Dr. Narain’s primary research focus involves investigating the implications of social, economic and health policies for health equity among women, individuals with low socioeconomic status and racial/ethnic minorities. During her Robert Wood Johnson Clinical Scholar fellowship, she conducted the first study to examine the perspectives of single mothers who lost access to welfare cash transfer benefits as a consequence of exceeding time limits or failure to meet work requirements regarding their experiences with health and health care. Her dissertation work produced the first study to find a positive relationship between more stringent eligibility requirements for the receipt of welfare cash transfer benefits and worse self-reported health and disability among single mothers with a high school diploma or less and the first study to directly link time limits for welfare cash transfer benefits with decreased access to health care in this same population. Her post-doctoral work yielded the first studies to document the prevalence of food insufficiency (inadequate food intake due to lack of money or resources) among Women Veterans and the association of food insufficiency with worse self-reported access to health care and health outcomes among this population. As a faculty member, she led one of the few studies to examine the impact of state-level minimum wage increases on access to health care, health behavior and health outcomes, across racial/ethnic and gender groups. She has also collaborated with the Center for Health Advancement in the Fielding School of Public Health to investigate the scientific evidence needs of public health organizations desiring to advance health equity.
Founded in 2004, the Executive Advisory Board of the Iris Cantor-UCLA Women's Health Center provides funding for research and education projects of the Center. Over the past 7 years, the Executive Advisory Board has provided nearly $800,000 to help underwrite 33 UCLA research projects in women's health. These projects have:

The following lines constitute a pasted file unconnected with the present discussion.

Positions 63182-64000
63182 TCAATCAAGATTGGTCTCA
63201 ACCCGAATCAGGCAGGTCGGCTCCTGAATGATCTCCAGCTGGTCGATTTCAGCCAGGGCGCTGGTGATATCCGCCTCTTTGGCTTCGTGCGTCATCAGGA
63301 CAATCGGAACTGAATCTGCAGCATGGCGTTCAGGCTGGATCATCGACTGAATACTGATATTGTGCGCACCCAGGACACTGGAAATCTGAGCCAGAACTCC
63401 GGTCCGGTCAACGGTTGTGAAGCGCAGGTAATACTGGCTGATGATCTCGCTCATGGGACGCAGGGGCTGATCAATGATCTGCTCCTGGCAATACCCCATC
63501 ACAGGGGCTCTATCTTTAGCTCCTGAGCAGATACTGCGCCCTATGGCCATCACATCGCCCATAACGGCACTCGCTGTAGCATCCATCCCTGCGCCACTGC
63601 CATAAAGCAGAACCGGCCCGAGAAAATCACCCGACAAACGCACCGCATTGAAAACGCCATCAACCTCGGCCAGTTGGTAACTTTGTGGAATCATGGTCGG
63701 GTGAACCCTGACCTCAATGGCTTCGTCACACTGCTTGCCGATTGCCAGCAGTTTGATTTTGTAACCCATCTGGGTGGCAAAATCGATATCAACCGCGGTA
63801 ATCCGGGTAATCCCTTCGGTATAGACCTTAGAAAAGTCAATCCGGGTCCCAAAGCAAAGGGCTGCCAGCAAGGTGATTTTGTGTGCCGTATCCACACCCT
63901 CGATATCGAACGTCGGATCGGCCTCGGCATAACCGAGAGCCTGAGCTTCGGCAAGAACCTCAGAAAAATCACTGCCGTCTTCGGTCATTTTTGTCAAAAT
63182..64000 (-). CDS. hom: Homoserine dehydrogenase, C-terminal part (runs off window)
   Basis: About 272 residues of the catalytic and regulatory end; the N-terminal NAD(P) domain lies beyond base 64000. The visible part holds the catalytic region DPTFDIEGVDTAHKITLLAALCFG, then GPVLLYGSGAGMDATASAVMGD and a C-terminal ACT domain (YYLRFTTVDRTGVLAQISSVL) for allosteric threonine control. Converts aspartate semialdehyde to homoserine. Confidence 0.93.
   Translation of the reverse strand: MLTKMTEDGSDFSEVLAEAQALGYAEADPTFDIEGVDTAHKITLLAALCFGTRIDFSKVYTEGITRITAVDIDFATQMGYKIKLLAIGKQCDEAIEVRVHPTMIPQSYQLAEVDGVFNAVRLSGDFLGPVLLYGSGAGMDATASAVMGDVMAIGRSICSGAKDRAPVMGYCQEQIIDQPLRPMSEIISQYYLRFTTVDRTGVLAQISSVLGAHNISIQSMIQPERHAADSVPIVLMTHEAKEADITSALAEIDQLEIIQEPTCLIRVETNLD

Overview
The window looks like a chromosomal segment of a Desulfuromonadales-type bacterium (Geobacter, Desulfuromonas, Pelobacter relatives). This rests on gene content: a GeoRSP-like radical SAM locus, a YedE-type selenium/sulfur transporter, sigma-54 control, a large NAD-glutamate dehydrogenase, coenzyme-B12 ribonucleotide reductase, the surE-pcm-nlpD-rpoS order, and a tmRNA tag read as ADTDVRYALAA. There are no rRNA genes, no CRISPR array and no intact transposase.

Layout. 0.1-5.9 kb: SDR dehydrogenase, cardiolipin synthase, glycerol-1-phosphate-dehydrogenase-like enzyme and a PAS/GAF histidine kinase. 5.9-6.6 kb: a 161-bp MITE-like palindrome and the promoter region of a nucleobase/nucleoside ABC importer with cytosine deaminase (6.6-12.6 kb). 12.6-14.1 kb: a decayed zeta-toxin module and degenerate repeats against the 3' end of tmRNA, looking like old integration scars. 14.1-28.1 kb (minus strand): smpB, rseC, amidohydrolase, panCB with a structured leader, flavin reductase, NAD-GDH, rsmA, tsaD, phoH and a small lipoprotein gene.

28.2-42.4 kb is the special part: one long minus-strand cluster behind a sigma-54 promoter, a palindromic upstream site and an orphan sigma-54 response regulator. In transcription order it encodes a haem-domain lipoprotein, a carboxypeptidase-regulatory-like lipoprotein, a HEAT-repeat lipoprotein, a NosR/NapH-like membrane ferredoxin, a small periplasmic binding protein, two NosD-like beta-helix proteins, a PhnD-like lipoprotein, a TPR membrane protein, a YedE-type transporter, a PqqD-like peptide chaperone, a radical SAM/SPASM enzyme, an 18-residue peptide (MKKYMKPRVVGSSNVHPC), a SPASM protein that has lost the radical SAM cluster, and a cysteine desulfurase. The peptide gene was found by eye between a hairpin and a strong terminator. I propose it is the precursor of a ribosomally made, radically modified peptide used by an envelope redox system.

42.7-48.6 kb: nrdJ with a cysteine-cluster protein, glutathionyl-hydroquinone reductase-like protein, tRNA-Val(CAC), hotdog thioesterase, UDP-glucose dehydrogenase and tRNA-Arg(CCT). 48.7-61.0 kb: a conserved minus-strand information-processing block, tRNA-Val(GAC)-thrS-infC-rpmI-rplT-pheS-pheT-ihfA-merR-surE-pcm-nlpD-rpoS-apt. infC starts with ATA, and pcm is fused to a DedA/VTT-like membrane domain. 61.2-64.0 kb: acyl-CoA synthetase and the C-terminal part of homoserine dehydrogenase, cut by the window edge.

Advanced our understanding of differences between women and men in how genes work in the brain, liver, muscle, and adipose tissue (fat);
Investigated the potential of natural components of vegetables to present the spread of breast and ovarian cancer;
Studied the immune system, including how the impact of stress may be affected by female hormones, whether yoga may help overcome stressful changes, and how particular aspects of women's immune systems may combine with infections and other factors to cause infertility and heart disease;
Identified victims of human trafficking (slavery) in Los Angeles might be identified and rescued through their interactions with physicians and other healthcare providers;
Studied male/female differences in stroke and migraine headaches;
Investigated less toxic approaches to the treatment of uterine cancer.
Executive Advisory Board funds also support outreach programs of the Center that provide health education to low-income women, as well as educational programs for medical students, practicing physicians, and other healthcare providers. The Executive Advisory Board supports joint health advocacy programs with the Los Angeles County Office of Women's Health on topics such as reproductive health, cardiovascular disease in women, human trafficking, and women's health and the environment.
Learn more about the Iris Cantor - UCLA Women's Health Center Pilot Projects »